Food, Medicine and Time

Hippocrates was one smart dude.

“Let food be thy medicine and medicine be thy food” is this healer’s complete quote. He cared for the sick in Greece in the early 4th century BCE. Of course, he didn’t have access to the modern science of our doctors today, but our best physicians still offer this advice to prediabetics: eat healthy food and exercise daily, and bring down the weight.

Amazingly, Hippocrates’ wisdom, “There are in fact two things, science and opinion; the former begets knowledge, the latter ignorance,” still applies. We stick to our opinions, “My doc would like me to lose weight, but…(eye roll)…”I’m so busy, it’s too hard, I don’t have time, my family won’t eat it, etc.” We  wait for the magic bullet, the pill or the shot, only to find out it doesn’t work unless we change the habits our science trained healer suggested was the best treatment in the first place.

This is the food as medicine and medicine as food concept, or as I call it, Whole Food for Whole People. Many “health fads” toss out entire food groups: nothing white, no carbs, no grains, or nothing a male cro-magnon couldn’t kill with a spear. Other plans rely on processed meal replacement drinks and bars which are mostly sugars and oils mixed with a protein supplement. Don’t get me started on “clean eating,” unless it means you wash your veggies before you eat them and wash your hands before food prep or eating. The same goes if you’re restricting your calories below 1,500 per day, except under a doctor’s supervision, because you’re setting your metabolism to starvation mode. As soon as you begin to eat normally, you’ll begin to gain serious amounts of weight. Your body’s deprivation senses the feast and goes into beast mode. All you do is set up a yoyo effect, gaining and losing the same weight over and over. I have a drawer full of these T-shirts.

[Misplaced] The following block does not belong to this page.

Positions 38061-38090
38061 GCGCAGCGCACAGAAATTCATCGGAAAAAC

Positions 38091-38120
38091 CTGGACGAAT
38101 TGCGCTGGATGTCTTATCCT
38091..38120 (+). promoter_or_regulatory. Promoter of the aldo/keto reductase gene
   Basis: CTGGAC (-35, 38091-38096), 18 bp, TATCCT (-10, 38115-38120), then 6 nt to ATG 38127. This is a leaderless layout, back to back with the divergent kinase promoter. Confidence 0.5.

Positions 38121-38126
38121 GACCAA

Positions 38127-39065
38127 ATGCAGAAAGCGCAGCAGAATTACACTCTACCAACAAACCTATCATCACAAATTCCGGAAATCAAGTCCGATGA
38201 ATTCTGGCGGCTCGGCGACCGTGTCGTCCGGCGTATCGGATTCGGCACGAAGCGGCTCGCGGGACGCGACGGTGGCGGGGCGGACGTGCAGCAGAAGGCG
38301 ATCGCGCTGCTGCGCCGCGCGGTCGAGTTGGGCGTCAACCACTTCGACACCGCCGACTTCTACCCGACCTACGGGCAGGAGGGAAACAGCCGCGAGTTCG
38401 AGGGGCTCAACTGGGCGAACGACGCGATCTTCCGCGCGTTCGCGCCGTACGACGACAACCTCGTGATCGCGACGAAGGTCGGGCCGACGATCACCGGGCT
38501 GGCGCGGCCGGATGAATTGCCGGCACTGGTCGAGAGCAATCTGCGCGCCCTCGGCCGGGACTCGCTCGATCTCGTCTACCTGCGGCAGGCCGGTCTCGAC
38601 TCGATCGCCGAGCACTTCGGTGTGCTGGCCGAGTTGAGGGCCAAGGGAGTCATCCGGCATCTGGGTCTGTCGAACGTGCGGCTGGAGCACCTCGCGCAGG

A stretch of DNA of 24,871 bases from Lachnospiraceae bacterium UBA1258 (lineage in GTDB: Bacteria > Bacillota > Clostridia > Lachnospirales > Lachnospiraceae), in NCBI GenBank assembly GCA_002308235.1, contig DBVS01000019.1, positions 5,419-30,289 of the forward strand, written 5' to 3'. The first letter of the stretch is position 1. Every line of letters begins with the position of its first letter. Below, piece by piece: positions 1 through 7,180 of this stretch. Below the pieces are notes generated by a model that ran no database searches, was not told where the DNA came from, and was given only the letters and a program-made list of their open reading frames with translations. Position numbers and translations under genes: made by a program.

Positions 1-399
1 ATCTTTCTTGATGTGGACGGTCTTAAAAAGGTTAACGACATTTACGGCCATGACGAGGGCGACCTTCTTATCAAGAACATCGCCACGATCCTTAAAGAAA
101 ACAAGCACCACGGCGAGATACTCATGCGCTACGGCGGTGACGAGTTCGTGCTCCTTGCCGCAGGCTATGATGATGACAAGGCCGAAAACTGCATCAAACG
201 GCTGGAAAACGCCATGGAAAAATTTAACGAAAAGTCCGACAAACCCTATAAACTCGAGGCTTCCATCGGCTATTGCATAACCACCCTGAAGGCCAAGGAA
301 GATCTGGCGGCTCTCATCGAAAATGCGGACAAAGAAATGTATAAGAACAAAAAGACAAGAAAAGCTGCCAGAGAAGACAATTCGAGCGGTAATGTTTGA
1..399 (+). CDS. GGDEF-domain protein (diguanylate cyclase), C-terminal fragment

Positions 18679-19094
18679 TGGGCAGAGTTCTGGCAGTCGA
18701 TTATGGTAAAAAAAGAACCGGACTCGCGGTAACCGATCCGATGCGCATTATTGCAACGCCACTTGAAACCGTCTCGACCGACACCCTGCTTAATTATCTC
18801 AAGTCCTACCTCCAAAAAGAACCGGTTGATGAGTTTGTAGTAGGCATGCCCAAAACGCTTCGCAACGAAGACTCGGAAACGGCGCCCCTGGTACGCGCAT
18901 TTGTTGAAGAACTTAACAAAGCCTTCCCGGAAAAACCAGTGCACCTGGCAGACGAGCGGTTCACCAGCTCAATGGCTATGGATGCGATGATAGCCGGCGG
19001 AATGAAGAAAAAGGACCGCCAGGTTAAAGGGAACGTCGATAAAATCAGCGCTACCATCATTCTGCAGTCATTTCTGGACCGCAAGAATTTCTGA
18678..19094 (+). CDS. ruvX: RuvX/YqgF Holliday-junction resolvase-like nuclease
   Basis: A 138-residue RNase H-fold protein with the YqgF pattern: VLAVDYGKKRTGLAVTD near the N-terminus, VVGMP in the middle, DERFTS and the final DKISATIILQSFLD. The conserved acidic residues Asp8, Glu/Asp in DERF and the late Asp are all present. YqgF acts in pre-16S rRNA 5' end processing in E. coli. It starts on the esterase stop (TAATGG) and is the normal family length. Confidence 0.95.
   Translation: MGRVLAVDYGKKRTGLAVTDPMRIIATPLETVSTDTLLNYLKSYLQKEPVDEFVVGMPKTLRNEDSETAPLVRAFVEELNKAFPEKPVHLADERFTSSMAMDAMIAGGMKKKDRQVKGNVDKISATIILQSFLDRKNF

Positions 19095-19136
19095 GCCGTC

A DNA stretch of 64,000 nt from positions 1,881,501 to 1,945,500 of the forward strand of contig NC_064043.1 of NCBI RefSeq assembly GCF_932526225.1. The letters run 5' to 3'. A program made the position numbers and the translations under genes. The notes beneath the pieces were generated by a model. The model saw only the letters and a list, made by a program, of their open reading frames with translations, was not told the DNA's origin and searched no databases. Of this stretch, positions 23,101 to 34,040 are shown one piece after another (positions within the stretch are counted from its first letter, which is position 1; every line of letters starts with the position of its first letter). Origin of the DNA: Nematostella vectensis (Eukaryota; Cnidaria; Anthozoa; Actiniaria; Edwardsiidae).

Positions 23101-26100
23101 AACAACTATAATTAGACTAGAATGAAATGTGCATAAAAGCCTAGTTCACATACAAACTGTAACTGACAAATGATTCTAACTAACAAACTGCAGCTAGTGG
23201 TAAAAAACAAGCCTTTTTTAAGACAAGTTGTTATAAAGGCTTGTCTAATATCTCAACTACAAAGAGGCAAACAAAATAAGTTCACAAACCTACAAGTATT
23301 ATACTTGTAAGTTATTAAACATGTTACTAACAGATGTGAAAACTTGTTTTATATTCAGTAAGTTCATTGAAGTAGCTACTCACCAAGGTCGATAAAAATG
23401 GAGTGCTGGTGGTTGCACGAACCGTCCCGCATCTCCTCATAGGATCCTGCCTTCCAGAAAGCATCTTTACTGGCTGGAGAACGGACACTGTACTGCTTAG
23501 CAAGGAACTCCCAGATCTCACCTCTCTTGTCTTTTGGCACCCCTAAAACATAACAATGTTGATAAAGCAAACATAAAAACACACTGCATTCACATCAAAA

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“Wherever the art of Medicine is loved, there is also a love of Humanity.” My dad and uncle were both physicians, so healing and caring for people are in my family’s DNA. I’m retired clergy, so my healing and caring has been for people’s spiritual lives. I have diabetes in my family and I’ve been prediabetic for eleven years. I have a supportive doc and I put my mind onto living my best life, not everyone else’s life.

When time is an issue, what we really mean is we’re too tired to take care of our bodies well. We don’t value ourselves as much as we value the others in our lives. As a pastor, one of the most difficult obstacles to my ministry was my own need to please others. Someone was always sick, needy, broken, or otherwise seeking my help 24/7/365. Parents understand this, adult children of invalid parents understand this, and so do the self employed. If we don’t take time off and we don’t do the necessary caregiving to ourselves, we won’t be there to care for others. As one who left full time ministry on disability leave, I can vouch for that. I have other friends who have destroyed their health doing good for others. The pain of not being able to do what you love and what God calls you to do is all to real. It’s a form of death.